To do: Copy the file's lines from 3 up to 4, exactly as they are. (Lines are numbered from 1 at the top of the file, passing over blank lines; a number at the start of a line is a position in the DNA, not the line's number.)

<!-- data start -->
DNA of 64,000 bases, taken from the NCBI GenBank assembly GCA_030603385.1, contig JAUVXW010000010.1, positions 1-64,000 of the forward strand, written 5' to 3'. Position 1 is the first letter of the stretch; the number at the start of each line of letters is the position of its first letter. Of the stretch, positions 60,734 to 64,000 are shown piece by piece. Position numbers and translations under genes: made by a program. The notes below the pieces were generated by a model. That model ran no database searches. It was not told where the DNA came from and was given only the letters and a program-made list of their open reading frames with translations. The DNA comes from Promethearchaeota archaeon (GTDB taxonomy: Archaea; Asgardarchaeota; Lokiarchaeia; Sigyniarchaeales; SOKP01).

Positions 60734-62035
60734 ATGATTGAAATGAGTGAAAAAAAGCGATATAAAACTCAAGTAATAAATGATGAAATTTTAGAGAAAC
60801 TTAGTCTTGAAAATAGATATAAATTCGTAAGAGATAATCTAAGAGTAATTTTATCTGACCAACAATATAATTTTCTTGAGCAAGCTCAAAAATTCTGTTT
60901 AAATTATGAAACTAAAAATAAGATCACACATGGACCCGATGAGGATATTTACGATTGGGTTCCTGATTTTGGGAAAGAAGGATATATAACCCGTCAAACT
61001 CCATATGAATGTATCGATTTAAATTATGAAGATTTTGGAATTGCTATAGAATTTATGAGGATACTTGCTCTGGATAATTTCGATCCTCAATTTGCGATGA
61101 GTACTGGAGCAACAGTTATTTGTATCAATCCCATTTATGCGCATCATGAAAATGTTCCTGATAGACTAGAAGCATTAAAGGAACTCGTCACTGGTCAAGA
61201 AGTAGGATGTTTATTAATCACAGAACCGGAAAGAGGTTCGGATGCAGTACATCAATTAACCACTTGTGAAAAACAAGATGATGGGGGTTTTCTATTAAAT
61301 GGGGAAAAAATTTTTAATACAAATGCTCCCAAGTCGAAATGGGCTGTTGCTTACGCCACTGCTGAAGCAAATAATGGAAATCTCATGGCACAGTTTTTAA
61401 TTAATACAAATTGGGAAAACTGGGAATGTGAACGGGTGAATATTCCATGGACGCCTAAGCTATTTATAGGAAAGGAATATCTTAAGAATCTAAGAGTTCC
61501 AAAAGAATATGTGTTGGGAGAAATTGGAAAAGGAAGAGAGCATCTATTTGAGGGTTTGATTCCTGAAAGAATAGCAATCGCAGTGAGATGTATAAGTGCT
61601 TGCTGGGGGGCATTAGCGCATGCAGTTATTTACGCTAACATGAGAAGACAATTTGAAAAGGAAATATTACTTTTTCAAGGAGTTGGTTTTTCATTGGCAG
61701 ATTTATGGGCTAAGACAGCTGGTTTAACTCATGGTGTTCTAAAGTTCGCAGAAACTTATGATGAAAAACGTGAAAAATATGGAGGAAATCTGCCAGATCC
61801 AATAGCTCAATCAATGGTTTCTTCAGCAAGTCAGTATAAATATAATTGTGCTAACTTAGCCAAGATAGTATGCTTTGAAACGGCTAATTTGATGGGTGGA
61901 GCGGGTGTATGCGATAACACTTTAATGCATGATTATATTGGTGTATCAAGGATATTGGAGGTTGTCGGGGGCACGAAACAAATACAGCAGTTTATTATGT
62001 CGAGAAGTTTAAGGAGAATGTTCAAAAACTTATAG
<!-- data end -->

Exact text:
60734 ATGATTGAAATGAGTGAAAAAAAGCGATATAAAACTCAAGTAATAAATGATGAAATTTTAGAGAAAC
60801 TTAGTCTTGAAAATAGATATAAATTCGTAAGAGATAATCTAAGAGTAATTTTATCTGACCAACAATATAATTTTCTTGAGCAAGCTCAAAAATTCTGTTT